We can give CDs, electronics, gift cards, clothes, etc.  However, the best gift we can ever give to others is sometimes just our empathy and willingness to be there even when our heart may not totally be into it.

So, as we are serving a slice of turkey, a slice of desert or slice of toasted bread, consider also serving a slice of love to those whom we are blessed with the opportunity to be a blessing to.  Listen with empathy, listen with compassion, listen without judgment, but most of all, listen with love.

May God bless your Christmas season this year.

-- Rich

Saturday, December 16, 2017

Demons Part 4: No matter where you go, you will always be with you...

Recently I was listening to "My Eyes Adored You" by Frankie Valli and it got me to thinking.  In this song, over time, he sings of a lady friend whom he has loved literally since he was a kid.  Even though she never returned his love, it still remained in his heart no matter where he was, how long it had been, and no matter what he did.  In short, that was his cross to bear.  One could say perhaps it was his demon as there was no escaping his unrequited love for his lady friend.  With my birthday coming up soon, I thought this blog idea (and quote) was quite appropriate.

I've come to realize that everyone in this life has their cross to bear--for some it is a physical cross, for other it is psychological.  Sometimes that cross to bear feels like a demon.  The funny thing about personal demons is that you can't outrun them.  You can try to hide from them, you can try to ignore them, you can try to 'medicate' them away, but unless you've dealt with them, they will be there wehn you 'finish the day'.  I'm not sure who quoted it first, but as a wise man once said, "Wherever you go, there you are".

One of my favorite Bible stories is that of Jonah and the Whale.  In that story, the Lord spoke to his servant Jonah and told him to go to Nineveh and preach to the Ninevites.   They needed to repent of their sins lest they faith His wrath and be destroyed.  Well Jonah didn't particularly like the people of Nineveh as they were enemies of Israel.  So, he was fine with the Lord destroying them and therefore tried to run from obligations.  Naturally, the Lord being the Lord, He wasn't going to just sit idly by while His servant Jonah disrespected His will.  So, when Jonah caught a ship going the other way, the Lord sent a great storm that way.  Jonah was then awoken by the ship's captain and implored to call upon God to calm the storm.  Soon thereafter, the ship's population cast lots and determined that it was Jonah who had brought the trouble with him.  Jonah realized at this point what he needed to do to save the ship and its crew.  After some resistance from them, Jonah convinced the crew to toss him overboard to calm God.  Eventually they did and immediately thereafter the great storm had ceased, putting the fear of the Lord in all of them.  Anyway, Jonah was swallowed by a great whale and after three days in the whale, he cried up to God to spare him.  The Lord chose to spare him and the whale spat him on dry land.  When the Lord ordered Jonah to go to Nineveh again, Jonah took the hint and went there, upon which time the Ninevites repented of their sins and were spared.  In this story, Jonah was fortunate as his demon or cross that he had to bear was blatantly obvious: He had to help those whom he hated, no matter how much it upset him.   In our lives, the demons are not always so obvious and/or more not have a way to be (fully) resolved.  Yet,  even if we can't make a demon disappear, we can find a way to come to terms with it even while we work to lessen it.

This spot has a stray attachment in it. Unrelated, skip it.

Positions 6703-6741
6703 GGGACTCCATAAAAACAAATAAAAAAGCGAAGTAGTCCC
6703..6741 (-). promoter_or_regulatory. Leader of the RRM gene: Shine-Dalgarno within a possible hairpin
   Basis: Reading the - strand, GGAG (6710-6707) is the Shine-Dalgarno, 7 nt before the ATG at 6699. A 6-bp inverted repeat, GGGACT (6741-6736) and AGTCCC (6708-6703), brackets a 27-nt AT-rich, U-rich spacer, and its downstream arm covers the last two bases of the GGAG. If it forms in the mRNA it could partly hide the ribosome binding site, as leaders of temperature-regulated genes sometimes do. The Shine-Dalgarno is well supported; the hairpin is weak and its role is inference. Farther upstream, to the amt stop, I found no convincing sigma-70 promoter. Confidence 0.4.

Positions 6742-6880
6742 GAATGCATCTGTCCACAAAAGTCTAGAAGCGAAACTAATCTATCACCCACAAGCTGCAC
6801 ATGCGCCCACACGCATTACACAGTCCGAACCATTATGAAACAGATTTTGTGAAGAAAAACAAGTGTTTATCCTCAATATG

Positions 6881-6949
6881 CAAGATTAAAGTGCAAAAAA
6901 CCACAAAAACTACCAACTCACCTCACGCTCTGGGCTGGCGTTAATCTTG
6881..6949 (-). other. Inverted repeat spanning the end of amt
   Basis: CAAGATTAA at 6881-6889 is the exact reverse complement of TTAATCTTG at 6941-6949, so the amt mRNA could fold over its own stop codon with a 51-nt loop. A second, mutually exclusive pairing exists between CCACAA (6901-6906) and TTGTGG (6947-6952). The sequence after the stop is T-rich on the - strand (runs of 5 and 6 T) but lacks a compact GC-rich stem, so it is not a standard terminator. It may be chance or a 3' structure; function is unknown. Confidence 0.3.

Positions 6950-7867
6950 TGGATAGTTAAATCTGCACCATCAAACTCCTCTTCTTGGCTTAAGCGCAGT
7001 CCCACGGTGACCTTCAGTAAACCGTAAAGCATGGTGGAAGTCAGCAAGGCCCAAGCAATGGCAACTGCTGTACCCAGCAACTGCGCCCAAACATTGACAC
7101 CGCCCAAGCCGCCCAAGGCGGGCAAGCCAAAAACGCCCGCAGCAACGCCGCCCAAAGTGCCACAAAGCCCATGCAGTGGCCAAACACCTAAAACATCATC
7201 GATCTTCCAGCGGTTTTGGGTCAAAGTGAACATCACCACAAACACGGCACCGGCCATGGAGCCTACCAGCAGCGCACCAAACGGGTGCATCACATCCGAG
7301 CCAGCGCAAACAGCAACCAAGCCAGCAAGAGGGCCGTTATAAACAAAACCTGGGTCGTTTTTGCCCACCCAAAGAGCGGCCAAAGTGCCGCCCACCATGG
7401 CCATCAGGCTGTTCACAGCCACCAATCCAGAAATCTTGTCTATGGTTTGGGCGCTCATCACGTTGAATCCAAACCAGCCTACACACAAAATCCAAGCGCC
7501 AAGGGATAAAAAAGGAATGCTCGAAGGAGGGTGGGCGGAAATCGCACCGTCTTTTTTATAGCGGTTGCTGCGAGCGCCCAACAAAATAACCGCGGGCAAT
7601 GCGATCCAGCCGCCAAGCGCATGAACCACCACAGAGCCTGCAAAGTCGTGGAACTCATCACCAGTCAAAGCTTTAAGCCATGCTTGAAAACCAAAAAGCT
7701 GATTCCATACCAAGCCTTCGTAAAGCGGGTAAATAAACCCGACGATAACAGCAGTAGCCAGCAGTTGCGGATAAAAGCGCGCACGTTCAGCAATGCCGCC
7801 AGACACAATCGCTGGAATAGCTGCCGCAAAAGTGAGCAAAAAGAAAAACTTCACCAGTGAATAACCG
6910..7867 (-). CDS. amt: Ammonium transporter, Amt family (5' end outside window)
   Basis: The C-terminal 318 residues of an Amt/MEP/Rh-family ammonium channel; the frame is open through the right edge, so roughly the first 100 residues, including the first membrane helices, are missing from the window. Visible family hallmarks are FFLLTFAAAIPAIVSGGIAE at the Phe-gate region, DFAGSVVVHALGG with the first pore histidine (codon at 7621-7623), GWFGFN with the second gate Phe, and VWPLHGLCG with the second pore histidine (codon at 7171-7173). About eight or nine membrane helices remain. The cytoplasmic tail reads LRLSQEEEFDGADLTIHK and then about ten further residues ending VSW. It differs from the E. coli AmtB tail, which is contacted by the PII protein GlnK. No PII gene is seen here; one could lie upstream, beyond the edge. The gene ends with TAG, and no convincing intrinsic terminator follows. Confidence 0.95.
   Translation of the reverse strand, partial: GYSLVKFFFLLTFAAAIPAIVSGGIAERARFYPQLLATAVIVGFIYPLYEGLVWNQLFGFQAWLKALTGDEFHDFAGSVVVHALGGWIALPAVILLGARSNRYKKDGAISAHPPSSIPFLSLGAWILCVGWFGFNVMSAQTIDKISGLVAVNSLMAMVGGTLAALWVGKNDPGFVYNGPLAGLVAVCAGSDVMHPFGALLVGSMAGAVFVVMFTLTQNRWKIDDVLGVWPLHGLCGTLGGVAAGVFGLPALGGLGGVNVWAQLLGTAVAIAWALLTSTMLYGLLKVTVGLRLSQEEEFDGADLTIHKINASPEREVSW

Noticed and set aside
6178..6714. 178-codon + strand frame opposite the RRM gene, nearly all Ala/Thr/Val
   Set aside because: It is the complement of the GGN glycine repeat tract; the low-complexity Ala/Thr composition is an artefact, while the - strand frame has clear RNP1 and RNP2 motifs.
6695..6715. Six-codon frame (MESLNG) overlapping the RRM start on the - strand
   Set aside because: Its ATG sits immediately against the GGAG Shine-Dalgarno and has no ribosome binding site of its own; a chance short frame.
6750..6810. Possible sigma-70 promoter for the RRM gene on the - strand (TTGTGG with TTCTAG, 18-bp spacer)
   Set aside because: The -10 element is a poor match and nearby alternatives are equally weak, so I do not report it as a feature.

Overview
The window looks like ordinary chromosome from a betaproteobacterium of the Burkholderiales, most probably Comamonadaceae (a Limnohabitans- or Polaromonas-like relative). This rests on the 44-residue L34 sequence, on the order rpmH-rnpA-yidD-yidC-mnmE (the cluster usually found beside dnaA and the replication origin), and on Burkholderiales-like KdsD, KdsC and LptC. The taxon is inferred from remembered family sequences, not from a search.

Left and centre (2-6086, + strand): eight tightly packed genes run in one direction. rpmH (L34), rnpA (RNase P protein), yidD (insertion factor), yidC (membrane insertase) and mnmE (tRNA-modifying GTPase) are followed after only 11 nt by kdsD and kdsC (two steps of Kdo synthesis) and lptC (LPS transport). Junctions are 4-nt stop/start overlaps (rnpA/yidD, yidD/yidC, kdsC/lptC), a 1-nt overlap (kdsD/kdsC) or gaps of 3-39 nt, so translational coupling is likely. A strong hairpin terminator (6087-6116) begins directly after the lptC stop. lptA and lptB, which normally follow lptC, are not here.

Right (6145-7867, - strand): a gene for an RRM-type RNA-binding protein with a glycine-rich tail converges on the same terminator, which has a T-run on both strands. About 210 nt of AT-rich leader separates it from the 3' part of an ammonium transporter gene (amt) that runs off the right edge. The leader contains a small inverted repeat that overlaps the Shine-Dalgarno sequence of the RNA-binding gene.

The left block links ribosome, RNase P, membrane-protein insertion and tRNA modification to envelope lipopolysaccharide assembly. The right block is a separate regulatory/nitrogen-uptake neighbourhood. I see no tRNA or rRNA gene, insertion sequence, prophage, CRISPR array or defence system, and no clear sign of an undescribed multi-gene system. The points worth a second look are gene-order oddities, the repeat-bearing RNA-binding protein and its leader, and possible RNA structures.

Dealing with "Demons"
  • Recognizing them
    • Awareness of their existence.
    • Awareness of what they are
    • Awareness of what they aren't
  • Accepting their existence.
    • Accepting the full extent of them.
    • Accepting whatever level of permanence they are at.
  • Dealing with them
    • Knowing what you can and should do to deal with them.
    • Knowing what you can't or shouldn't do to deal with them.
  • Coming to terms with them
    • Accepting the aspects (of demons) that you can't change.
    • Working to change the aspects that you can.
    • Being wise enough to know which demons (or aspects thereof) you can change, which ones you cannot and being willing to accept the difference.

A personal example
Anyone who knows me knows that one of my biggest demons is sadness, specifically missing my daughter.  I have less than half time custody of her (and only half the holidays).  I've learned to deal, but I still cannot escape the sadness.  Sometimes I just have to be sad and maybe shed a few tears.  But, I know I can't just have her whenever I want.  I've accepted that I will have times in which I don't get to see her and I will be sad.  However, I know there are things I can do to maximize my time with her-including volunteering to coach, offering to watch her when her mom has late/early morning meetings, asking for days during the summer if/when her mom offers it.

I've recognized my demon--sadness due to loss of time with my daughter--and accepted it as part of who I am (a man who has strong feelings).   I've recognized what I can do to deal with the demon and what I cannot.  I'm also working to change the situation to the extent I can (and therefore reduce the loss of missing her).

Anyway, just my random musing the week.  Hopefully, you are able to retrieve something out of this post.


Other posts on demons:

Demons: Facing Demonsl